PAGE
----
Quality of services and information. Providing services via the Internet raises questions about the validity of the advice offered by the professional. For example: Is such advice valid? Is the recipient able to evaluate the quality of the advice received? Alternatively, is the information provided by the client valid? Does an obligation exist on the part of the professional to verify the information received from Internet clients? The propriety of services offered via the Internet raises other questions: Would the services be better provided in a one-on-one setting? Should online service providers be required to make clients aware that better services might be provided in a personal, one-on-one meeting because of the increased knowledge-sharing that would result?

Does Internet communication prevent or hamper awareness of location-specific factors, events, or cultural issues that may result in inappropriate service, such as the failure to consider local tax consequences due to a lack of knowledge regarding the client’s location?

Does a business that offers information on a website for educational or other purposes bear a responsibility to ensure the quality of the information? Does an obligation exist to update the information? What responsibilities exist for information obtained from other sources, such as hyperlinks? Do the sources of all information need to be appropriately referenced?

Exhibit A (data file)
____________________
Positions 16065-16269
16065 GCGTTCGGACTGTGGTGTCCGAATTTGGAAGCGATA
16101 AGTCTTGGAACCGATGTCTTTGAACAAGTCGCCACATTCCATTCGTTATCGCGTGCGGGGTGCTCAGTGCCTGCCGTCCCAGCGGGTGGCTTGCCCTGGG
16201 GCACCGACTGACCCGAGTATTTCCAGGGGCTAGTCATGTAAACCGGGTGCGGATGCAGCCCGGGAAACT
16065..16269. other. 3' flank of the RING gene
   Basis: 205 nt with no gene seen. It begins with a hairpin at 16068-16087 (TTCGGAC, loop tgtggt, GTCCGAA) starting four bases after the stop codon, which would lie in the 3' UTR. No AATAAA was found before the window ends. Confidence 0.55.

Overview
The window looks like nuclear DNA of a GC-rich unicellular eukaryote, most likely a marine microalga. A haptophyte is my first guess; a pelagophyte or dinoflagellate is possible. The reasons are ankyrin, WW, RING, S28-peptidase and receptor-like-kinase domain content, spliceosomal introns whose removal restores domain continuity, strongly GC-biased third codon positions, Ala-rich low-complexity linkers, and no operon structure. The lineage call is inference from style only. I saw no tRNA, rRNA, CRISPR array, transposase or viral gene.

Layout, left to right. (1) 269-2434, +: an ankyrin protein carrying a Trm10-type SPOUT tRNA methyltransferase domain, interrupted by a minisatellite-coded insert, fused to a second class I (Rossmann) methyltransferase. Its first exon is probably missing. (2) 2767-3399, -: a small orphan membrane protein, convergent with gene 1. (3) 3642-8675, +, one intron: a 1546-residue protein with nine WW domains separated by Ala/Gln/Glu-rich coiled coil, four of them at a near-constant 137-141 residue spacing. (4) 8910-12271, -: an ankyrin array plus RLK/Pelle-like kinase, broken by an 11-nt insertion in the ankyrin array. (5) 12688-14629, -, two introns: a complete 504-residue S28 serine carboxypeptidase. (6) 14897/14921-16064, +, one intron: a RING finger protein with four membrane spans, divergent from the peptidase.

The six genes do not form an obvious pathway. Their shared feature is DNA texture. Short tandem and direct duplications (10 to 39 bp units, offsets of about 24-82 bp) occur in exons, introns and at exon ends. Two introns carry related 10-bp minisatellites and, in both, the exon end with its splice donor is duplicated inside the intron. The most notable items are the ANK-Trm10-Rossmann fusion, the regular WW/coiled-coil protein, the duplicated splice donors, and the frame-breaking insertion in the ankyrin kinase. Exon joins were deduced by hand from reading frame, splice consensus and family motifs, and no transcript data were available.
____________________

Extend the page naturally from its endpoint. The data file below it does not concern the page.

Privacy and security. When information is collected from the client, what degree of responsibility exists to protect client identity and information? Does offering services via the Internet require expanded levels and forms of security? Security breaches, and thus confidentiality breaches, can occur during data transmission from the client, as well as when information is stored on the professional’s computer.

Nature of relationship. It might become necessary to determine when a professional Internet relationship begins or ends. Kirsti A. Dyer (“Ethical Challenges of Medicine and Health on the Internet,” Journal of Medical Internet Research, 2001, www.jmir.org/2001/2/e23/) noted, “Case law has not yet determined at what point … the relationship begins, when the only contact is … online.”

The 24/7 availability of the Internet may result in clients expecting service around the clock. It is important to clearly identify the online “business hours” in terms understandable to all potential clients.

When the website hosts discussions or chatrooms, how much responsibility does the website owner have for monitoring the activity? Is the “host” responsible for removing offensive remarks?

Forms of delivery. Because professional services may be rendered online in a variety of formats, should each format be evaluated separately using a different ethical framework? Many different technologies are used in service delivery, including e-mail, Listservs, interactive websites, and virtual reality programs. The characteristics of each technology differ in terms of their impact on the professional’s ability to offer and provide services.

Contractual considerations. The legal requirements for providing services via the Internet may not yet be fully established because they—and the online service delivery mechanism—have to evolve. For example, what responsibilities exist to protect clients who contract for or receive services online? What should professionals do to protect themselves when providing services via the Internet? What steps would ensure that the client was adequately informed, such as disclaimers or competence indicators?